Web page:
"There are a few instances where the governor has had to step in and bring them back to the issues that people actually care about not loaded weapons in playgrounds or cutting education but in dealing with the rising cost of energy and making health care more affordable," Canter said.

The Legislature has tried and failed to override Doyle. Just this past week, the Assembly attempted to override four bills, but fell short.

"Knowing that they have difficulty overriding the veto, one of their strategies is putting constitutional amendments on the ballot in the fall," said Littig.

That was the motivation behind passing an advisory referendum on the death penalty, said Senate president Alan Lasee, R-Rockland.

"I knew full well he (Doyle) would veto a bill having to do with the death penalty," said Lasee. "It made no sense to go that route, and it made better sense to go to the people and see how they actually feel about it."

Lasee said the Legislature also passed bills that Republicans predicted Doyle would reject, but pursued them anyway. Concealed carry of weapons, photo identification cards for voters, immigration and the Legislature's approval of off-reservation casinos are examples of such bills, Lasee said.

"It was important for the citizens to know where we stand on some of these very important issues, and where the governor stands," Lasee said. "There is a distinct difference, and a huge philosophical difference there."

Senate assistant minority leader Dave Hansen, D-Green Bay, said that when compromises cannot be reached on critical issues, Doyle's only alternative is to veto.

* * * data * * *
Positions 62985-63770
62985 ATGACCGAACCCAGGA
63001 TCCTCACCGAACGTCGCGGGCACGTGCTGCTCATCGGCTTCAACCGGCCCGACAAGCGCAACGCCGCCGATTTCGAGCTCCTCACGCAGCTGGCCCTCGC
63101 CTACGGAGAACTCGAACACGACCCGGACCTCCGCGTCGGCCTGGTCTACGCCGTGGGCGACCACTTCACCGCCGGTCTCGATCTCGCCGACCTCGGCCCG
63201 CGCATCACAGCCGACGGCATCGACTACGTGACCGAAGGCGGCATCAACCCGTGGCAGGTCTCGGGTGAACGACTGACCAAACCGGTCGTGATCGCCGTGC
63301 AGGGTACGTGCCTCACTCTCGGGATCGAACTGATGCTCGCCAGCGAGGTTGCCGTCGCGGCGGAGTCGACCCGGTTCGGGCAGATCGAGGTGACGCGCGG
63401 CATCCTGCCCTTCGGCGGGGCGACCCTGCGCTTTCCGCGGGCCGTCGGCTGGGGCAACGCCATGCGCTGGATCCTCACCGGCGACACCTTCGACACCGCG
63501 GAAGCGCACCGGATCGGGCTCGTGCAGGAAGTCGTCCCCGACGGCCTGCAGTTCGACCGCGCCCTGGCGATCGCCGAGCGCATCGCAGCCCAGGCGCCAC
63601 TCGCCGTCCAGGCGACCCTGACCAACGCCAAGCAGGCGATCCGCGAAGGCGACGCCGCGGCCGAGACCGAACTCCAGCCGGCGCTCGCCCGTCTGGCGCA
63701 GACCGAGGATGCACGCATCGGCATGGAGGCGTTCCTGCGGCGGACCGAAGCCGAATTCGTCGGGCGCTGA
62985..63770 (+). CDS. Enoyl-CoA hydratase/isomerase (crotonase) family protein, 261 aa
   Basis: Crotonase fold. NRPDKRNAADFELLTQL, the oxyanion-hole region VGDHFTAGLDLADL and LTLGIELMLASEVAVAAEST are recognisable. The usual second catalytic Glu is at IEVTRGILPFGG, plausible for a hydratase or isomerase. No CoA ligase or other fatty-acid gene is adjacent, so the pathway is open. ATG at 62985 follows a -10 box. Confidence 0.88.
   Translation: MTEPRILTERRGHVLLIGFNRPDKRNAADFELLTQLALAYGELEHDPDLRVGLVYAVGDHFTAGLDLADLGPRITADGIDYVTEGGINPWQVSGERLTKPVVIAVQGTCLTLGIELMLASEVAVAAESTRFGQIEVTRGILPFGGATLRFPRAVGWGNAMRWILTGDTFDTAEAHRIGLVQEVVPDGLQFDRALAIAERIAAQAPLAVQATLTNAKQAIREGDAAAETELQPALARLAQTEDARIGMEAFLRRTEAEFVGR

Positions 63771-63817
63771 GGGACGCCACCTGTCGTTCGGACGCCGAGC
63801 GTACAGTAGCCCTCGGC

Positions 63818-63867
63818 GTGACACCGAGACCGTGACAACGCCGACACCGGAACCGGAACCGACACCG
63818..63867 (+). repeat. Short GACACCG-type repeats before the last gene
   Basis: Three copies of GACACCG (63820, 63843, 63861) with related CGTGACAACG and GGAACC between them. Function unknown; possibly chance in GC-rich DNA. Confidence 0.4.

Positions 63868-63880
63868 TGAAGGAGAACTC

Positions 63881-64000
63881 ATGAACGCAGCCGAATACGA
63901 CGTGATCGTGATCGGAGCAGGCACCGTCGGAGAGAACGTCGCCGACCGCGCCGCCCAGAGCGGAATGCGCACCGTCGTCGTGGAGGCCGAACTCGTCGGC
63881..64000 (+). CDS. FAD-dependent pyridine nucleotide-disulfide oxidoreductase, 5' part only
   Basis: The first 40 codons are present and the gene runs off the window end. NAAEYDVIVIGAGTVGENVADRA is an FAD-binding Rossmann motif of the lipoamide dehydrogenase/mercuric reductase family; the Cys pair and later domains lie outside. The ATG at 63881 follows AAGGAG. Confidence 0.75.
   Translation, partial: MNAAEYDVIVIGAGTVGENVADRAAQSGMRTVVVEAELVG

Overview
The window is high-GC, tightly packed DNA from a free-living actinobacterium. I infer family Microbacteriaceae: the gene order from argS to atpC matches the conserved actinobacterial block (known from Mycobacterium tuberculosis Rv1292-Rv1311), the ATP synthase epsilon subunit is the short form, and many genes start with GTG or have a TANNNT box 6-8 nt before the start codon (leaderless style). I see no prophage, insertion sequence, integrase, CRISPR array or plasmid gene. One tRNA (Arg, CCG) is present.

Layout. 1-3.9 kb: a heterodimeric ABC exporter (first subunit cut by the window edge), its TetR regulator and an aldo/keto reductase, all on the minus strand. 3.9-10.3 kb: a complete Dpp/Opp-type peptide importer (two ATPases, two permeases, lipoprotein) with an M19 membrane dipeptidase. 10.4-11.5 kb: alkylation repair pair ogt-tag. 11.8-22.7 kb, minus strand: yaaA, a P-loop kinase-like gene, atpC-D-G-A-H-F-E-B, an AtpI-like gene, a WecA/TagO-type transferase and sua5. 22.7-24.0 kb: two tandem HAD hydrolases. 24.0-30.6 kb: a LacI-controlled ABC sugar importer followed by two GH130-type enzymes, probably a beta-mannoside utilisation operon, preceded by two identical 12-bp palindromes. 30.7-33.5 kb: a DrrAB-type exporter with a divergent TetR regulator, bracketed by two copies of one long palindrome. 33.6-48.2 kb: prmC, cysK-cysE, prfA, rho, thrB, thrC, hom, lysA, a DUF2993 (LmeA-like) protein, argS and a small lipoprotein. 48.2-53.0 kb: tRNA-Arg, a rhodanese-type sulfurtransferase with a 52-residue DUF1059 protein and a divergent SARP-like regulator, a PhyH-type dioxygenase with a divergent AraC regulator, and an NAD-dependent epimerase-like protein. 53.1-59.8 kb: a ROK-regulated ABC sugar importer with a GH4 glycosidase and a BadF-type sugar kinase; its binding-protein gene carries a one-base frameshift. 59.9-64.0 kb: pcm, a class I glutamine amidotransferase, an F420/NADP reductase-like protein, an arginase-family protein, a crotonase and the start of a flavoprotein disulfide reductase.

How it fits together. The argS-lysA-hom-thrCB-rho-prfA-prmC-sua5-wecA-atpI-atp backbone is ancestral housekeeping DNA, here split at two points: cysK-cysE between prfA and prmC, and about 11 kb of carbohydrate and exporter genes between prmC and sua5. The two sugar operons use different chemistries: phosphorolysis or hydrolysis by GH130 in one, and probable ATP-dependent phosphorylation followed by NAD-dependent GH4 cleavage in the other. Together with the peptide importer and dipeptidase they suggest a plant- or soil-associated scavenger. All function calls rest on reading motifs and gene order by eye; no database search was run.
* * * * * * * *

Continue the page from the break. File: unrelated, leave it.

"I think he's used his veto power judiciously," said Hansen. "It shouldn't be just all one rubber stamp, and that's what's happening in Washington, D.C."

Rep. John Ainsworth, R-Shawano, had one of his bills Assembly Bill 327 vetoed by Doyle, but a second version was signed into law. He said Doyle was scheduled to sign the first bill, but changed his mind when he learned the bill would require regulatory changes for the state Department of Revenue.

"I'm sure he was acting upon advice given to him," said Ainsworth, who said the veto underscored a lack of trust on Doyle's part. "Apparently the administration was more comfortable with us trusting them than with them trusting us" to change the revenue department regulations after AB 327 became law.

"He (Doyle) is not using his veto power as wisely as he could be using it," said Ainsworth.

Still, Littig said, "the veto is a check" that plays an important role in the legislative process.

"The vetoes show that there is still a check and balance in effect," said Littig. He said it becomes a tradeoff between majority rule and executive power.

"Maybe by doing that, they're working out pretty well," Littig said.





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Story Source: Green Bay Press Gazette

This story has been posted in the following forums: : Headlines; Figures; COS - Tunisia; Politics; State Government